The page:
Press Releases

WASHINGTON, D.C. — Today, the U.S. Senate Committee on Environment and Public Works held a hearing with U.S. Environmental Protection Agency (EPA) Administrator Michael Regan on EPA’s proposed budget for fiscal year 2023.

Below is the opening statement of Chairman Tom Carper (D-Del.), as prepared for delivery:

“Today, we are pleased to welcome Administrator Regan back before our committee to discuss President Biden’s fiscal year 2023 budget proposal for the Environmental Protection Agency.

“So why do presidential administrations go through the trouble of putting out a budget every year? Budgets are forward-looking documents. They are an opportunity for presidents to describe their priorities and lay out a vision for the American people.

“Last week, the Biden Administration released its first full federal budget proposal, and it’s clear that this administration’s priorities are aligned with the needs of the American people and the immense challenges we all face.

“This week, the United Nations Intergovernmental Panel on Climate Change released a new comprehensive scientific report with dire warnings regarding the urgent need to reduce greenhouse gas emissions. The President’s budget calls for historic investments to address the climate crisis while ensuring that the benefits from doing so reach our most disadvantaged communities. The proposal also builds on this committee’s work last year to rebuild our nation’s aging infrastructure — a groundbreaking investment in greenhouse gas emission reduction, climate resilience, and job creation.

“In short, the combination of this budget and our infrastructure efforts shows we can do good and do well at the same time.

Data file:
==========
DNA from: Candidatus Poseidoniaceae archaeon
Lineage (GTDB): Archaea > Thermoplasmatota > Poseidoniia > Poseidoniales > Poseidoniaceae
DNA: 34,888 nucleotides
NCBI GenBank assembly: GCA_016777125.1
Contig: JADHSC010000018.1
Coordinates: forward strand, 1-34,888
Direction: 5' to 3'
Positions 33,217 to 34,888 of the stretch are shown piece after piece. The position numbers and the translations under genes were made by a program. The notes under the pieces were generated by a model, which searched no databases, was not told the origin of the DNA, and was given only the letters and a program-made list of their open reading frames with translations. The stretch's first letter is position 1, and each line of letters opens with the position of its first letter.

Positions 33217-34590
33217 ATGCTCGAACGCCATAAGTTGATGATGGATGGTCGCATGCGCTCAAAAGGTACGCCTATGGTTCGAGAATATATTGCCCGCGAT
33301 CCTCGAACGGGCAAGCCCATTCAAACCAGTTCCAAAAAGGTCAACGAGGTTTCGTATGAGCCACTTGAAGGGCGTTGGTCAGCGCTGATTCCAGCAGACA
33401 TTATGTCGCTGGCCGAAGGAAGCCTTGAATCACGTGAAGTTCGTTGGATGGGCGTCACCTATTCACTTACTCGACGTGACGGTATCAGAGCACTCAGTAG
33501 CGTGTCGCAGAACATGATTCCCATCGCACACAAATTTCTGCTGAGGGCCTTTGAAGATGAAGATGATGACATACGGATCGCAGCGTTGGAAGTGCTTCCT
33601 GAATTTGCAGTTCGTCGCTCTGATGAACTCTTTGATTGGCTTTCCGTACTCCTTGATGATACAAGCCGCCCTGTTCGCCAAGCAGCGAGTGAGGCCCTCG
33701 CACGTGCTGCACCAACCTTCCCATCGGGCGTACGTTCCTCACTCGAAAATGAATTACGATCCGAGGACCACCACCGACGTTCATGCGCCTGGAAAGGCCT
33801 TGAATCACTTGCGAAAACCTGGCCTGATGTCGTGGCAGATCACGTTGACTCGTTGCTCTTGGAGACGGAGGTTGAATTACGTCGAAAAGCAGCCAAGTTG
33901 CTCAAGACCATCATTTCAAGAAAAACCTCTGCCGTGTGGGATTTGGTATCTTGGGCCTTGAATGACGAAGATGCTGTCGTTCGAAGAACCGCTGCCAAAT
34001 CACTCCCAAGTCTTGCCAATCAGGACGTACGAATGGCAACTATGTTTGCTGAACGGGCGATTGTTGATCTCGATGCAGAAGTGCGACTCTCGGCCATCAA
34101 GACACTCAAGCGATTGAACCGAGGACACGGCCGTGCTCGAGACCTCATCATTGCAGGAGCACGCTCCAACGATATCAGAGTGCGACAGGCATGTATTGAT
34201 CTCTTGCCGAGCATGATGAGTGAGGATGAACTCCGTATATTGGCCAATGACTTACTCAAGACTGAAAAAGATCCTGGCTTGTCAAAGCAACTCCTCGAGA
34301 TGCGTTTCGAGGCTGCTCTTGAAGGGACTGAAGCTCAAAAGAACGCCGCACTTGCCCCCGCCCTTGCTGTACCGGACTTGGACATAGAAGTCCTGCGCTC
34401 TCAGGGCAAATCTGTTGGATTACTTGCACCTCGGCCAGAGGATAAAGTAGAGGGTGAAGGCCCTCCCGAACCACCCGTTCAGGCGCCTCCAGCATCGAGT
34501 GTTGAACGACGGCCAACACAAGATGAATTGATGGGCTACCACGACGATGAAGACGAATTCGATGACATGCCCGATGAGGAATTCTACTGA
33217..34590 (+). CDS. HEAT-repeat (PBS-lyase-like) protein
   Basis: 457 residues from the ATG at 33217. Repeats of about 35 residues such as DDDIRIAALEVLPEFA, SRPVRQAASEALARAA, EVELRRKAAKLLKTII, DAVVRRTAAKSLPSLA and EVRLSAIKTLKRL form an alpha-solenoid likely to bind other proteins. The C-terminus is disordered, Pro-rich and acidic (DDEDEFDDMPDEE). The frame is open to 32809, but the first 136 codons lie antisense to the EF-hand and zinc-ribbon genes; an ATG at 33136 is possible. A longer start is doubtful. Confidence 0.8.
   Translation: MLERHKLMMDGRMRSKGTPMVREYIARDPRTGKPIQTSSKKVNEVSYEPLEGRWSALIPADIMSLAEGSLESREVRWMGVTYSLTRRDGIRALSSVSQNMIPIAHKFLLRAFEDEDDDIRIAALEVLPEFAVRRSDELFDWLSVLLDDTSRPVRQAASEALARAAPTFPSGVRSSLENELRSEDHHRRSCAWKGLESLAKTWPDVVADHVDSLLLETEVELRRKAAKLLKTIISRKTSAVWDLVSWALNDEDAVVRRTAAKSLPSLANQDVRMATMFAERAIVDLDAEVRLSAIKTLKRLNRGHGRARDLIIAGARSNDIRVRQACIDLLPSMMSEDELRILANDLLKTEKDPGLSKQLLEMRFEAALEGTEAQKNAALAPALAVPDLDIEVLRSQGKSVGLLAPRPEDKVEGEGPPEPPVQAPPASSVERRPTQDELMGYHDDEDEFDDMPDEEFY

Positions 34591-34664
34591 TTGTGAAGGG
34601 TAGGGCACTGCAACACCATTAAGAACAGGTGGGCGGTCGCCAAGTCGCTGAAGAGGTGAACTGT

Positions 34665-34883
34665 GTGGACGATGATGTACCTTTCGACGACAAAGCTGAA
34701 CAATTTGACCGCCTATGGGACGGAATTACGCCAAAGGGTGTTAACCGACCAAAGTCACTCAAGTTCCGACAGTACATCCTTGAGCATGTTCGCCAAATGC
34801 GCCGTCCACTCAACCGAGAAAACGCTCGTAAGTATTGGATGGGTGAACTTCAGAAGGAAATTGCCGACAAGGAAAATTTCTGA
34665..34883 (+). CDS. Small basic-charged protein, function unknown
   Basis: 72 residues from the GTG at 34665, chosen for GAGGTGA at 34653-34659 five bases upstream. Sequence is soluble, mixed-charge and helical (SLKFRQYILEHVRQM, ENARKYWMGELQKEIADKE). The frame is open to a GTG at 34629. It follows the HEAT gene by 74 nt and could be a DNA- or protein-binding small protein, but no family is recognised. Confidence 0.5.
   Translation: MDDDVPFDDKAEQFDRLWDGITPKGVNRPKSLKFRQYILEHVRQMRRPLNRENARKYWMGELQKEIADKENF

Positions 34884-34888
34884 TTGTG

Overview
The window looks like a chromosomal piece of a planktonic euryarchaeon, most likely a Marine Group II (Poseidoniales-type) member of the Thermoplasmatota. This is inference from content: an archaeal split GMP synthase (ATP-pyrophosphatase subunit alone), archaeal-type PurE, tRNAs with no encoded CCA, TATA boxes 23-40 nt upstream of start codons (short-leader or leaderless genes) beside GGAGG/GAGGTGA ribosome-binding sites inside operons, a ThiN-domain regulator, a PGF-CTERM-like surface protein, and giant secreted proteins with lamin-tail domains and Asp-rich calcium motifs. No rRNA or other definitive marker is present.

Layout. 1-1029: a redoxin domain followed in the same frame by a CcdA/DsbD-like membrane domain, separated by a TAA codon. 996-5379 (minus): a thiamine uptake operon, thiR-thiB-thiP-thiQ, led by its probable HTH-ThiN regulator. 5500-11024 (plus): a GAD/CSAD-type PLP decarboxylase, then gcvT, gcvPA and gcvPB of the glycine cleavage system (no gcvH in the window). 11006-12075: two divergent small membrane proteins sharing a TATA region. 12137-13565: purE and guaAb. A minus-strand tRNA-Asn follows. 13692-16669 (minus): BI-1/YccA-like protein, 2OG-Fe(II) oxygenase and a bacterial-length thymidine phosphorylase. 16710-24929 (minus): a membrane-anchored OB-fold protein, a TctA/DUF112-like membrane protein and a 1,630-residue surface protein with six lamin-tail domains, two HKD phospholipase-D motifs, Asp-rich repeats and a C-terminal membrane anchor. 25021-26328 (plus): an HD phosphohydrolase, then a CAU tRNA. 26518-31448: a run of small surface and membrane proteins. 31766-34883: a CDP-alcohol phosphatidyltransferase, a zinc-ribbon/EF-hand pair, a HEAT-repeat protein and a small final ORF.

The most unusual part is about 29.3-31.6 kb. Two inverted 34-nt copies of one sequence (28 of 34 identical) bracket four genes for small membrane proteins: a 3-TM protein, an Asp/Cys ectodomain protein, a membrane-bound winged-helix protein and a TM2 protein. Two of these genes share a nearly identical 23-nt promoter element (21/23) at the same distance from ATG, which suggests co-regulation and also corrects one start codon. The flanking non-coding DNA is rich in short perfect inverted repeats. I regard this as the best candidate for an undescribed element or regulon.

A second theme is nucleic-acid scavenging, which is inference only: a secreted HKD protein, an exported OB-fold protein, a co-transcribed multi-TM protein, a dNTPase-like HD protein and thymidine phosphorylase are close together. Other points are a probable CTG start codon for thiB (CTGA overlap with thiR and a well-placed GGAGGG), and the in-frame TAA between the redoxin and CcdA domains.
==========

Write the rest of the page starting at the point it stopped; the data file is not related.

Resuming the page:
“It’s no secret that Congress has not always provided the EPA with the resources it needs to successfully execute its mission. In recent years — at least until the past year — flat budgets provided by Congress have undermined the agency’s ability to do its job. Still, we have been able to avoid the catastrophic harm that the previous administration’s budget proposals would have inflicted.

“Instead of slashing the agency’s budget more than 30 percent as President Trump’s first budget proposed to do, President Biden’s first full budget proposal would increase EPA’s budget by roughly 24 percent in fiscal year 2023. This increase in funding is vital to rebuilding the agency’s capacity after four years of neglect and failed leadership.

“In addition to helping EPA rebuild its workforce, which have fallen by about 1,000 since fiscal year 2016, I am also pleased that the President’s budget includes funding to help our nation rebuild as well. Specifically, I was happy to see the request to fully fund our committee’s bipartisan legislation, the Drinking Water and Wastewater Infrastructure Act of 2021.

“While our bill became the foundation of the Bipartisan Infrastructure Law, the final legislation only funded the State Revolving Loan Fund provisions.

“With this budget, President Biden has prioritized the drinking water and wastewater grant programs that are essential to addressing a variety of water infrastructure needs, especially those of small, disadvantaged, Tribal, and Alaska Native communities.

“In fact, the budget calls for addressing a host of critical environmental justice community needs by investing $1.5 billion in clean air, water, environmental cleanup, and other grant programs.

“These investments would make good on President Biden’s Justice40 initiative and ensure that all communities, including those who have been overlooked historically, receive their fair share of federal assistance from EPA.